Working in other settings, I have found that leaders care a lot about cost, efficiency, and productivity, even though safety, quality, and service are supposedly what the company cares most about, as outlined in numerous company documents and policies.
When I asked about this sentence, I was told that cost savings was leadership's top focus. The interviewer went on to inform me that the healthcare system has been cutting costs by laying staff off and increasing staff utilization to increase productivity, which resulted in a reduction in costs.
I was informed that I would be responsible for finding ways to further reduce costs through Lean. Laying off staff is NOT Lean. There comes a time when organizations must use layoffs to stay profitable. I was just part of a wave of layoffs, which included the whole Lean department.
The hospital can choose to cut costs through layoffs, but they should not be calling it “Lean.” Toyota, who is arguably the founder of Lean coming from the Toyota Production System, has emphasized that Lean is focused on improving flow and quality. In more recent years maximizing customer value has been a broader use of Lean.
The Lean Enterprise Institute has defined lean as creating more value for customers with fewer resources.
How then do layoffs and increasing staff utilization resemble anything close to Lean? While increasing utilization may reduce costs, it may hinder flow when there is a rush of patients. I don't think you would want your fire department at 100% utilization.
In fact, I'm currently living through three of California's largest fires in state history. My kids' school has been closed due to poor air quality. I'm thankful that the fire departments around the state have the capacity to support and fight these fires. What is going to happen when the ER at this hospital who's boasting at being at a high utilization rate has a surge of patients?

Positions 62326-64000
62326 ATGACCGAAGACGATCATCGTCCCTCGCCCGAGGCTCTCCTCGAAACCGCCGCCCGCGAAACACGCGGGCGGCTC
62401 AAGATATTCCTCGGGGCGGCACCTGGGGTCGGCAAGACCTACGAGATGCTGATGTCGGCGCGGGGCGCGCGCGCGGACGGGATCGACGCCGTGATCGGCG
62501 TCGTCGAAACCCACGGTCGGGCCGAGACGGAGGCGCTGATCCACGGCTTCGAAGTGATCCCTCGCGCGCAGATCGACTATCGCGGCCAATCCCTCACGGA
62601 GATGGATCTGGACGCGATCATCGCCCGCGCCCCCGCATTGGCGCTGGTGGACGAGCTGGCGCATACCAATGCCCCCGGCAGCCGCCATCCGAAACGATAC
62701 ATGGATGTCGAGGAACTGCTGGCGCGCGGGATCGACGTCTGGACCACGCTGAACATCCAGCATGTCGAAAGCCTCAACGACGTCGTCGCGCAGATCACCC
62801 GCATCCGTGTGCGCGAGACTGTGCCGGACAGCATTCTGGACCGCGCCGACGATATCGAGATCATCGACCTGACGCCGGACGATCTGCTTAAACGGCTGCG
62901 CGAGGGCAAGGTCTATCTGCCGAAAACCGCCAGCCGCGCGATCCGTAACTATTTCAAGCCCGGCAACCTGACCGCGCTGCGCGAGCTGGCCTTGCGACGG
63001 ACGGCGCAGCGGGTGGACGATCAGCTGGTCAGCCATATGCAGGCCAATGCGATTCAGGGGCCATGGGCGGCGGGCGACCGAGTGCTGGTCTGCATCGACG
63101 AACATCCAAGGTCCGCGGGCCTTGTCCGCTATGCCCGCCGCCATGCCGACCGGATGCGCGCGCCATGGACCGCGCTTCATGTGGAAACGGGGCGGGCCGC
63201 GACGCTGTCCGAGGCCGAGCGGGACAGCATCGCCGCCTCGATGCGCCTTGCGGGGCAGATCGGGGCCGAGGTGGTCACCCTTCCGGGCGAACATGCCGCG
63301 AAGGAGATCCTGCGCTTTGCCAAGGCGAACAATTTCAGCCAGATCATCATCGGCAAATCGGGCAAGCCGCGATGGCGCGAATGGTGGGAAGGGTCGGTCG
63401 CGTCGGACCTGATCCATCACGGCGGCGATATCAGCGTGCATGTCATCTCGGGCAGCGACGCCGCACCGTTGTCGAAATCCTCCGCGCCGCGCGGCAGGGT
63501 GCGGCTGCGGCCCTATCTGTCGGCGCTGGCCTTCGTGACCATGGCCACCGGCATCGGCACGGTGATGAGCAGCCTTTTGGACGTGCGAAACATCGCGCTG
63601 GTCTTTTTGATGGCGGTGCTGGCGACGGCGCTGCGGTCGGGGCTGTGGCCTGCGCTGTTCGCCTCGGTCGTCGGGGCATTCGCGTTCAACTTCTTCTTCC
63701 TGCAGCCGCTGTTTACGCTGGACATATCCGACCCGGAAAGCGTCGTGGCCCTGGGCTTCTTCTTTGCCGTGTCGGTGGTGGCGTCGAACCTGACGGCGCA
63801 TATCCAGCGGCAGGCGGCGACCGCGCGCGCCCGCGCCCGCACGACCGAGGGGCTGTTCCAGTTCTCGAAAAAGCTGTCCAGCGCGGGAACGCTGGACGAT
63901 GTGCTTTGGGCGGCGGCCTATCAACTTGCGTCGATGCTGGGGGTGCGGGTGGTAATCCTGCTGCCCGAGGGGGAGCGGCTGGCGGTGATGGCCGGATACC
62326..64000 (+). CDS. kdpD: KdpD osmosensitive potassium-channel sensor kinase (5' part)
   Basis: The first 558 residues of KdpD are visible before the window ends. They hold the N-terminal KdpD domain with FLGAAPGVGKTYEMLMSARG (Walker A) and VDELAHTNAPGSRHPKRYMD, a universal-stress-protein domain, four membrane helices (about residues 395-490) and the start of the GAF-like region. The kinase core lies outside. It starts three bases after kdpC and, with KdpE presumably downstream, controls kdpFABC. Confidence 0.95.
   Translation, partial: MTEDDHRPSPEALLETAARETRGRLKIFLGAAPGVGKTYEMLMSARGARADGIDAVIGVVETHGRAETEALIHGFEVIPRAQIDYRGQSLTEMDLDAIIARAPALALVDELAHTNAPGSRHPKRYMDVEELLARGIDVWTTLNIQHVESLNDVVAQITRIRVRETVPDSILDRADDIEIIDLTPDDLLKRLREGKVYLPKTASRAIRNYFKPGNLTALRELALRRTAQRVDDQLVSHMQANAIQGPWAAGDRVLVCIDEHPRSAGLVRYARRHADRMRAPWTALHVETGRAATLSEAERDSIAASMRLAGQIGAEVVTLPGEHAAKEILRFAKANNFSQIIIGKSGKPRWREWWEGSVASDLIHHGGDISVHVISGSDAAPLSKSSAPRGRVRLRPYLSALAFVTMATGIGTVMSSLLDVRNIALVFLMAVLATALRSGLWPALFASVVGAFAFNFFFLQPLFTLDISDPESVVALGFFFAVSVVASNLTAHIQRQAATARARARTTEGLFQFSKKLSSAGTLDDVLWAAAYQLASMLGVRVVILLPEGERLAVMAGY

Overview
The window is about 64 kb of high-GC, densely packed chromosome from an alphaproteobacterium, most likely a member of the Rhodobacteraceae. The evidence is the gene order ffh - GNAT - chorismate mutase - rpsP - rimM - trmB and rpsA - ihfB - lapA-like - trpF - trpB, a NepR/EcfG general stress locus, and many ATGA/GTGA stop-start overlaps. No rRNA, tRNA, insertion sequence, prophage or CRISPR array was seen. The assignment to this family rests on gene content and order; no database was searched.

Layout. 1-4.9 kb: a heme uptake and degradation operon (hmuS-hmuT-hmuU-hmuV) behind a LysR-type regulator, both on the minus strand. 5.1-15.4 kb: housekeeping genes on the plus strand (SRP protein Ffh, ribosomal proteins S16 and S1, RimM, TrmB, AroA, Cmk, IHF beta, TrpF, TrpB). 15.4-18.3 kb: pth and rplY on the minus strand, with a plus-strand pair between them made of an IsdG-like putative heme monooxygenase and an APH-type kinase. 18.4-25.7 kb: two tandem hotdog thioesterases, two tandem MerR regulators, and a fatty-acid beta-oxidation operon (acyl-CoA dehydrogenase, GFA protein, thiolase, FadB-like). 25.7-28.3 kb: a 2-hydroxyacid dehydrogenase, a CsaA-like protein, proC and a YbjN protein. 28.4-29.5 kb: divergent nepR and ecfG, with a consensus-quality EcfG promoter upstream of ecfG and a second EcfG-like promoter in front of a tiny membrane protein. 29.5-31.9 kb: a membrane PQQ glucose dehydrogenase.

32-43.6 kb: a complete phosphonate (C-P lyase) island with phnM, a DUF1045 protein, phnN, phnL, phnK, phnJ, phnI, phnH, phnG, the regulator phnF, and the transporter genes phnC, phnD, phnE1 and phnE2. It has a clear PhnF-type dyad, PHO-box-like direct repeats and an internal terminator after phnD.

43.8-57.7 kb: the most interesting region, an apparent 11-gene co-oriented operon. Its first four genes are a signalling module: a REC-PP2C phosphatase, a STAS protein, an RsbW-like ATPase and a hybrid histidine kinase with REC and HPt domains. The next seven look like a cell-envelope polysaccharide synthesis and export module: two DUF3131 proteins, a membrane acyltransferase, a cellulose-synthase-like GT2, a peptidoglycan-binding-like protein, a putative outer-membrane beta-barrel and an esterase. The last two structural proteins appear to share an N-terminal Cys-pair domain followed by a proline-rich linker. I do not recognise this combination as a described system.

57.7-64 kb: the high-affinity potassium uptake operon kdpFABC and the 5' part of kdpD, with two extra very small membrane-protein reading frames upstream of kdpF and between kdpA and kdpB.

Prior to the completion of the interview, the conversation turned toward compensation. It was here that I learned that the pay range for the role was much lower than the rate I had been earning in previous roles outside of healthcare — close to 50% lower. This aligned with what I was told earlier about the focus on cost cutting. My perception of the low compensation is that the executives don't value Lean and didn't want to commit to a pay range that was commensurate to leaders in the healthcare system. I sensed that Lean was something that is “delegated” to someone else, or someone that is “beneath them.”
My experience interviewing with this healthcare system was a learning lesson. After that interview, I decided that I did not want to move forward with the role due to leadership not truly understanding that Lean is not only a set of tools that can be used to cut costs, but is also a philosophy and a management system.
I didn't understand how they got the idea that Lean's purpose was to cut costs. Also, to allude to what I just said, the low compensation for the role also indicated to me that the executives really didn't value Lean. They needed someone to find ways to cut costs and do other “Lean things” to hide the fact that they were really only focused on cost reduction.
Again, Lean can't be delegated it must be lead by senior leaders. To quote leadership author John Maxwell, “Everything rises and falls on leadership.”